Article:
Out via Central books and available via Amazon UK and Amazon US is “Living a Fan’s Adventure Tale: A-Ha in the Eyes of the Beholders” by Greg Lansdowne, a book which tells the story of a-ha as seen through the eyes of the fans. As a result you get to see lots of photo material and anecdotes from fans including Facebook drama (yes, Greg really covered it all).
We received the book 2 days ago and while reading it, some subjects covered in there reminded me immediately of the time I was working for teen pop magazines, some 20 odd years ago. Nowadays there are almost no teen pop magazines left, but up until the mid nineties and especially in the 80ies these magazines were doing pretty well amongst teenagers. The content in there was usually totally bogus and fabricated. During the time I worked in that business I had to invent hundreds of interviews with Madonna, Prince, Michael jackson, etc etc. just to give you an idea.
To make it worse, many magazines (even the serious ones) just copied (and still copy) from one another, so one day I found my ‘interview’ with Madonna printed in a ‘serious’ pop-rock magazine in England. Go figure… If you found ‘real’ interviews, the questions usually had content that went something like this: What is your favourite colour? What is your wildest dream? What girls do you prefer? etc.. Up until now you still find these kind of questions in a lot of women magazines, or on the tele, showing the quality of today’s entertainment journalism. Anyhow, I quickly decided to leave that kind of press and focus on more satisfying work. But that’s another story.
The silliness of the pop press
“Living a Fan’s Adventure Tale: A-Ha in the Eyes of the Beholders” treats this aspect in depth, with fan interviews and observations. That lack of seriousness in the pop scene (press) was exactly also what annoyed a-ha, because they wanted to make music which would be taken serious, not just bubble gum like many of the 80ies popbands offered. The same goes for interviews. Morten Harket, being quite an intelligent artist who (just like his 2 fellow bandmates), had more on offer than what those silly teen mag interviews suggested. His often philosophically inspired answers in serious interviews on the Norwegian television for instance earned him the nickname ‘The Fog Prince’. Good to know, Harket studied at a theological seminary, not the background you would expect from a teen popstar.
In the book, Greg Lansdowne also extends this ‘problem’ by indicating that it has not always been easy to ‘out’ himself as an a-ha fan – being a man – because the press presented them as pop stars with only female fans. Which is a correct observation, because all teen pop magazines only targeted female readers (the abundant tampon ads being a very good indicator). I also remember that back in my teens I didn’t know many boys who liked a-ha truth to be told. Not that that is a problem, most didn’t like Erasure either :).
Fans, fans, fans create lots of unique photos too
Being written from a fan’s perspective, Greg decided to include lots of fragments where fans talk about the band, as a result you’ll find lots of typically fan mad reactions, stories of fans following the band worldwide but also a lot more down to earth quotes of fans realising how ‘mad’ they were when being young. But the biggest plus to me is the big amount of never before seen pictures – including some really good ones – made by fans. Not all that surprising, more than 200 fans (from around 50 different countries) participated to this publication which makes it quite an interesting extra to the officially released books.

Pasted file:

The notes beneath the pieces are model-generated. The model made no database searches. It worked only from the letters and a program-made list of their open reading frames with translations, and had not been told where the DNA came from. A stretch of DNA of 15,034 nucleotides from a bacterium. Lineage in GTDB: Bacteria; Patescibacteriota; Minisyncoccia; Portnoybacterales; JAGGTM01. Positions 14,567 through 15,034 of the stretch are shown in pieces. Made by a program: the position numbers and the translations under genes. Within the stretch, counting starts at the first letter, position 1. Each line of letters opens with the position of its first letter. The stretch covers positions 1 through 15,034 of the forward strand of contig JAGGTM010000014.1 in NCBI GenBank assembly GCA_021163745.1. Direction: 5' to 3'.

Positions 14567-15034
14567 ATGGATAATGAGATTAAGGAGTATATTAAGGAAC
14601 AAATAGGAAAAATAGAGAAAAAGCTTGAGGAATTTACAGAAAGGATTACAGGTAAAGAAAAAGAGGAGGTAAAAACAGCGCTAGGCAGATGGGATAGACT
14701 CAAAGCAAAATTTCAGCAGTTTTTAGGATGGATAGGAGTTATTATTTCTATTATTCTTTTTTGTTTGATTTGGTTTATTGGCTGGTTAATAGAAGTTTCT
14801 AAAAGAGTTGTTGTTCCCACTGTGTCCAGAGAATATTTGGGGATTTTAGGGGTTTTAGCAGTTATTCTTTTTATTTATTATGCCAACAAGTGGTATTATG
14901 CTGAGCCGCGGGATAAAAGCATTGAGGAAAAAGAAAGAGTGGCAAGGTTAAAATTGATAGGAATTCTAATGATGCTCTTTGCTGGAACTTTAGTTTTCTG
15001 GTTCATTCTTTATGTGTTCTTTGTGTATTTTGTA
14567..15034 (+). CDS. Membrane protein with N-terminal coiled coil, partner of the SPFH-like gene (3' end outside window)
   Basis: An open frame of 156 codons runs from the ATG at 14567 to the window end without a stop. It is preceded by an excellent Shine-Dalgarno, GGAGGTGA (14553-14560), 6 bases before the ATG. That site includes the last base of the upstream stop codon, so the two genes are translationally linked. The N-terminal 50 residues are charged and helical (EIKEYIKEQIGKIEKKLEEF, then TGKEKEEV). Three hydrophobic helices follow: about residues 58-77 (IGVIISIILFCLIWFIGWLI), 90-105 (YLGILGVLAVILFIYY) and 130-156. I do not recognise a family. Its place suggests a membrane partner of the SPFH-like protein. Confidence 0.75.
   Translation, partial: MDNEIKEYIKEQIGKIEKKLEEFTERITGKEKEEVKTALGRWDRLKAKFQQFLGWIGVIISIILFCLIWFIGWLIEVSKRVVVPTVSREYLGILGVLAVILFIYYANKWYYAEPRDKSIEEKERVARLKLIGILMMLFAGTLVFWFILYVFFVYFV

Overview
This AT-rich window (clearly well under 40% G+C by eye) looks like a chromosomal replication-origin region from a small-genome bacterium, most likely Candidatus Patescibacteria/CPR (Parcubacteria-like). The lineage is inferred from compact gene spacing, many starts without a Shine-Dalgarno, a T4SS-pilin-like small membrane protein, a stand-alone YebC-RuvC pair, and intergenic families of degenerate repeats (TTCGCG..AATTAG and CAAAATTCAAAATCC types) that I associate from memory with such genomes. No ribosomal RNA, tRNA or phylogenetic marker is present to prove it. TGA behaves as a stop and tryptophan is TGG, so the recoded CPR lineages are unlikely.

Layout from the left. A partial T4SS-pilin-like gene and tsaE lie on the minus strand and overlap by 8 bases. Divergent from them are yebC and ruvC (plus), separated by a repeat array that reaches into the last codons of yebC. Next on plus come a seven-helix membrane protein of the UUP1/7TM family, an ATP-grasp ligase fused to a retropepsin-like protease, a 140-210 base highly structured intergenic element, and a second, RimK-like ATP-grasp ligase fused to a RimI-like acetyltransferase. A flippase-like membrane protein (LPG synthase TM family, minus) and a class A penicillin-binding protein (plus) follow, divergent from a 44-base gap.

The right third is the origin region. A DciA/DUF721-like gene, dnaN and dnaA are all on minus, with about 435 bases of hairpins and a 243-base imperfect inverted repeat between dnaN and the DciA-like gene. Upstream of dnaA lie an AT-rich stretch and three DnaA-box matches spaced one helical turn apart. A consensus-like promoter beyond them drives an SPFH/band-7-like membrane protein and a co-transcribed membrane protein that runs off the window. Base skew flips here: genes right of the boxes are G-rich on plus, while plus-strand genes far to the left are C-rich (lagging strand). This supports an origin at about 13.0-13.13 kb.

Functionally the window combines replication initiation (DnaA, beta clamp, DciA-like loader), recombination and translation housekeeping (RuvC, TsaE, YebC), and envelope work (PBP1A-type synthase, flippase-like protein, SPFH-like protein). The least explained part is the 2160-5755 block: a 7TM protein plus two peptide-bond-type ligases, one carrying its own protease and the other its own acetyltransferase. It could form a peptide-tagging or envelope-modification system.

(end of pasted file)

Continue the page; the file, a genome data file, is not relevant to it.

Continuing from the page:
I had completely forgotten some aspects mentioned in the book such as the notorious ‘a-ha Express Train’ which sent over 250 European journalists (depends how you look at it) to the NEC in Birmingham. a-ha refused to do proper interviews so the press had to do with a concert. A true statement because it was from then on that the band decided they had had it with the pop tunes to please the pop press over and over again.
The book also focuses on the fanzines that were published allover the world (particularly interesting as I also used to co-run a fan service for The Police back in the days), the (photo) books, novels and websites dedicated to the band including interviews with several website administrators. This approach doesn’t exist yet for Depeche Mode for instance, and would probably be a good idea to work on (hint, hint, hint).
Conclusion, I really enjoyed reading “Living a Fan’s Adventure Tale: A-Ha in the Eyes of the Beholders” and it will get a nice place next to the other a-ha books fans have.
Side-Line has 3 copies to give away. Just send a mail to firstname.lastname@example.org with the subject “Take On Me” (and your full address in the body) and with some luck you’ll get a copy sent to you! Deadline May 1st !
Since you’re here … … we have a small favour to ask. More people are reading Side-Line Magazine than ever but advertising revenues across the media are falling fast. And unlike many news organisations, we haven’t put up a paywall – we want to keep our journalism as open as we can. So you can see why we need to ask for your help. Side-Line’s independent journalism takes a lot of time, money and hard work to produce. But we do it because we want to push the artists we like and who are equally fighting to survive. If everyone who reads our reporting, who likes it, helps fund it, our future would be much more secure. For as little as 2 US$, you can support Side-Line Magazine – and it only takes a minute. Thank you. The donations are safely powered by Paypal.